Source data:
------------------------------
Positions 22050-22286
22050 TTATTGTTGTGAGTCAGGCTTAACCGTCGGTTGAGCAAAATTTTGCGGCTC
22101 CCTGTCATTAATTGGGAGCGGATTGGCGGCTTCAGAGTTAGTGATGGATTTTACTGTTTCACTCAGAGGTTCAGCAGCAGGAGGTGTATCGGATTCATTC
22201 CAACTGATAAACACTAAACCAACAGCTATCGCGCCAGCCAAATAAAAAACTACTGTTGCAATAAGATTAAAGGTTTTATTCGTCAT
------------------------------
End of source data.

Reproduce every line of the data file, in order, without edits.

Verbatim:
Positions 22050-22286
22050 TTATTGTTGTGAGTCAGGCTTAACCGTCGGTTGAGCAAAATTTTGCGGCTC
22101 CCTGTCATTAATTGGGAGCGGATTGGCGGCTTCAGAGTTAGTGATGGATTTTACTGTTTCACTCAGAGGTTCAGCAGCAGGAGGTGTATCGGATTCATTC
22201 CAACTGATAAACACTAAACCAACAGCTATCGCGCCAGCCAAATAAAAAACTACTGTTGCAATAAGATTAAAGGTTTTATTCGTCAT